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Do research before sending electronics through the mail for cash


A Valley woman says she mailed her old phone to an internet company that promised to pay her for it - and she's never heard from them again. It's been more than three months, and now she's afraid she'll never see her phone or her money.

If you're not internet savvy, or you just don't like the idea of mailing off your old electronic device and trusting that a check will come back, you can sell it in person at stores like Best Buy and RadioShack.

But the web is definitely more convenient and many companies are safe and easy to use.

But you need to do some research before you make your choice.

"There were advertisements on TV - quite a few," said Margaret Mitzen.

Mitzen says what she saw from a company called Totem was exactly what she was looking for. She had just upgraded to a new Galaxy phone and wanted to get a few bucks for her older Blackberry. Totem was supposed to make it easy.

"They were going to mail me a packet, and I was to put my Blackberry in it, mail it back and they would immediately send me a check," said Mitzen.

Mitzen says a Totem phone rep agreed to pay her $37 for the Blackberry and her check would arrive in six to eight weeks. She mailed the unit in late September and tracked it on Totem's website. The site claimed the check was mailed, but Mitzen says she never got it.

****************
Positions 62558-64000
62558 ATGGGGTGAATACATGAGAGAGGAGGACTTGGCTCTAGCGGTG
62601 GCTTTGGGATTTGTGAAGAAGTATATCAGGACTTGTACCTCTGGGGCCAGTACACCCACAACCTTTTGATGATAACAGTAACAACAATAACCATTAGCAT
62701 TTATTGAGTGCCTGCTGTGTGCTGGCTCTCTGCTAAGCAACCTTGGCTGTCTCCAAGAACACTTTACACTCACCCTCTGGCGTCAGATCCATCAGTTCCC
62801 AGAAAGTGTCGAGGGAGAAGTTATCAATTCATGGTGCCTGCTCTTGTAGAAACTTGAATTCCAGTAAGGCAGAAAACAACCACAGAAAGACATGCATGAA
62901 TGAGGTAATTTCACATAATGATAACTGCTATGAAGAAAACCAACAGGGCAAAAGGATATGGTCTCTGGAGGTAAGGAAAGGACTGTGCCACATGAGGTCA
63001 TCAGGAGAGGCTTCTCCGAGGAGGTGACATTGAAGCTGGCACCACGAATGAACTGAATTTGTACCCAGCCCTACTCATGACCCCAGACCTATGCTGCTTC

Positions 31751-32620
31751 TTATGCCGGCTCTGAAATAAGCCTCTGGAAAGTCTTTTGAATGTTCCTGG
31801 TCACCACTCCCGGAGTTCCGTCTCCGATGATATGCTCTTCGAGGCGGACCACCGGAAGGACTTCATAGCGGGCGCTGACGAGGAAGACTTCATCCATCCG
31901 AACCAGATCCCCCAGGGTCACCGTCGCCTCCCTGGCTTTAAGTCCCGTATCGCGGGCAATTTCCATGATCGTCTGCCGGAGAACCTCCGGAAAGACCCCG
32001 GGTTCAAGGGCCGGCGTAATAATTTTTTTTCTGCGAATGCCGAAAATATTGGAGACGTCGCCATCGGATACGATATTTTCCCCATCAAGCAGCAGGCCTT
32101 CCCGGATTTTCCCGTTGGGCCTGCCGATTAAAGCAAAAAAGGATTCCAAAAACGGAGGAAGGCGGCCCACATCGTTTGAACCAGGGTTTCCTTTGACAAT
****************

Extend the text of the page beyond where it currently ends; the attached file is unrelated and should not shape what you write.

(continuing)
"I contacted them four or five times, by email, by the 800 number, I got no answer.  The 800 number mailbox was full and with the email I got no response whatsoever," said Mitzen.

It's been more than three months and not a single word. Mitzen says the only contact she's ever had with Totem was on the phone, day one, when they agreed to buy her Blackberry. Right now she's got no money and no phone.

"I'm mad and I expect people in business to do what they promise to do," said Mitzen.

And Mitzen isn't the only consumer dissatisfied with Totem. A quick search of internet complaint boards finds dozens of people with similar stories - "Totem agreed to buy my phone, I sent it to them, and I never heard from them again or never got the money I was promised." Mitzen says using the internet to sell old electronics isn't for her anymore.

"Probably what I should have done is stayed local, and gone to local shops, and checked around more," said Mitzen.

I emailed Totem many times trying to resolve this matter for Mitzen, but the company never responded, and when I called the phone number listed on their website, it was disconnected.

But as I said earlier, the web is safe and convenient for selling old electronics - just do some research and use reputable companies.

Gazelle, NextWorth, Best Buy, Amazon, along with several others, are all good choices.

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